Having a budget is a great way to take charge of your financial health. In fact, people who track their spending are more likely to owe under $5,000 in debt than those who dont. A budget can help you stay on track toward achieving goals like a secure retirement, but as your life changes, your budget may require updating from time to time. So, whether youre planning for your dream home, a vacation or a debt-free future, its important to make sure your budget reflects your current financial reality. Here are some common reasons you might need to reassess your budget. 

Changes in Income (Up or Down) 

If your income changes, adjust your budget accordingly. With a raise, you might want to allocate more money to savings or retirement accounts or pay down debt more rapidly. On the other hand, if you lose a job or face a pay cut, you may need to reduce a few discretionary expenses, such as eating out, until you’re able to recoup the lost income. 

Major (and Minor) Life Changes 

Major life changes, such as moving or purchasing a home, a serious illness, starting a family or getting married tend to significantly impact household budgets across several spending categories. But even less drastic changes, such as a costly home repair bill or a car purchase, will often require budgetary adjustments. In the event a complete overhaul is needed, it may be wise to seek out assistance from a qualified financial professional.  

Inflation (and Other Changing Economic Realities) 

In early 2023, the average price of eggs was 70% higher than in 2022. While eggs have become the poster child for inflation run amok, many other household expenses have also increased significantly. And taken together, these changes have stressed the financial health of American households and likely contributed toward soaring consumer debt. But by reworking your budget numbers, you may be able to avoid burdensome credit card bills in the future.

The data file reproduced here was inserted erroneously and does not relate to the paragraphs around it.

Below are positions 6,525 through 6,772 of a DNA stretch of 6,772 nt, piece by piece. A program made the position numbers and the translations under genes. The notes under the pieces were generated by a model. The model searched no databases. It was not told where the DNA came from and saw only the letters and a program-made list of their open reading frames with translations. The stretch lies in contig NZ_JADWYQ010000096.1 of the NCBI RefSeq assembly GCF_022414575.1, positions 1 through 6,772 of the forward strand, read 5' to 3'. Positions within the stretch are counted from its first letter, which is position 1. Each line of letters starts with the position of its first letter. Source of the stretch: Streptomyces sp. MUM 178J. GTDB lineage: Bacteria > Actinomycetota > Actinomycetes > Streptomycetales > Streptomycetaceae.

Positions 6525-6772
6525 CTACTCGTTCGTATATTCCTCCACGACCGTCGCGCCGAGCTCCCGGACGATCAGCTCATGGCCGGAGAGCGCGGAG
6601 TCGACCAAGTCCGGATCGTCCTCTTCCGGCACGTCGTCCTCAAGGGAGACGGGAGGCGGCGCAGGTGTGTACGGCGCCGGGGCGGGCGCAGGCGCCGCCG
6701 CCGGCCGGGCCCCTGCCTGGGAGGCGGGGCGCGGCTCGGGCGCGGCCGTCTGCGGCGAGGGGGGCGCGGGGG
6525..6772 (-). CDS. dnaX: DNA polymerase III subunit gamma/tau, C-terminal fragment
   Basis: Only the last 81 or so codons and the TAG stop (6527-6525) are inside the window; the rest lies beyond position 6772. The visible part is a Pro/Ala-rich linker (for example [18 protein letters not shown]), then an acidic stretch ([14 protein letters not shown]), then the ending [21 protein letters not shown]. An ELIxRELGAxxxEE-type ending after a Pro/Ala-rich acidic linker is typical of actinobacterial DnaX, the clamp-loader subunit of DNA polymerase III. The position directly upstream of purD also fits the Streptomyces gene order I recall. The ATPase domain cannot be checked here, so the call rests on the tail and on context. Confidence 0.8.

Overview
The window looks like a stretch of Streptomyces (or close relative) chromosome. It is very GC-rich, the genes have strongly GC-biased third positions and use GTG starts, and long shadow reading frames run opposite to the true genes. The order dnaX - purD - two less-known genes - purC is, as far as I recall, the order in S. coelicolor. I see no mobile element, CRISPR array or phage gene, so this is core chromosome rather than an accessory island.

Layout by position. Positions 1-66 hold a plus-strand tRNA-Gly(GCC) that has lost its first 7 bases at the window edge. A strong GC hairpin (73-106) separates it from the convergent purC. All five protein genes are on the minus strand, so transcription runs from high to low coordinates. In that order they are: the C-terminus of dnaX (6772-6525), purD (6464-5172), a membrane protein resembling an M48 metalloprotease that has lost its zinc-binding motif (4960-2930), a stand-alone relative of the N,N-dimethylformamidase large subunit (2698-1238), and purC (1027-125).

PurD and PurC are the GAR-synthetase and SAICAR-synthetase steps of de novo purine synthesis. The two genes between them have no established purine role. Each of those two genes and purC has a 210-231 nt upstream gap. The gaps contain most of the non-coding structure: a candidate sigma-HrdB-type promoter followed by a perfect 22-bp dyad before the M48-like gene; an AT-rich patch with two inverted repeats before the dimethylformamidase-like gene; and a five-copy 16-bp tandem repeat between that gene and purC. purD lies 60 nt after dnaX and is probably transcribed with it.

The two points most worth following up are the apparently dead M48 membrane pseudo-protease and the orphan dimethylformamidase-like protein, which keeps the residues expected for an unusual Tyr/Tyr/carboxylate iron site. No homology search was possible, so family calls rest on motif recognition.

Evolving Long- (and Short-) Term Financial Goals 

As your financial goals change, so too should your budget. If you once thought youd retire in Akron but have now decided you want to spend your golden years in Malibu, you might need to sock more away to make that retirement dream a reality. Rapidly increasing mortgage rates are changing the calculus for would-be home buyers; a budget can help you make adjustments based on shifting economic conditions. Consider your near-, mid- and long-term financial goals as you reassess your resources and needs. 

Changes in Credit Card (and Mortgage, Car Loan) Debt 

If you take on increased debt, whether its a new car payment, mortgage or medical bill, your budget will need to adjust to incorporate those payments. On the other hand, when you pay off a debt, it presents an opportunity to put more money toward paying down other obligations or putting more funds aside toward your retirement or other financial goals. What once was spent chipping away at a credit card balance could now be put toward your vacation fund or building up emergency savings for a rainy day. 

A Budget Is a Living Document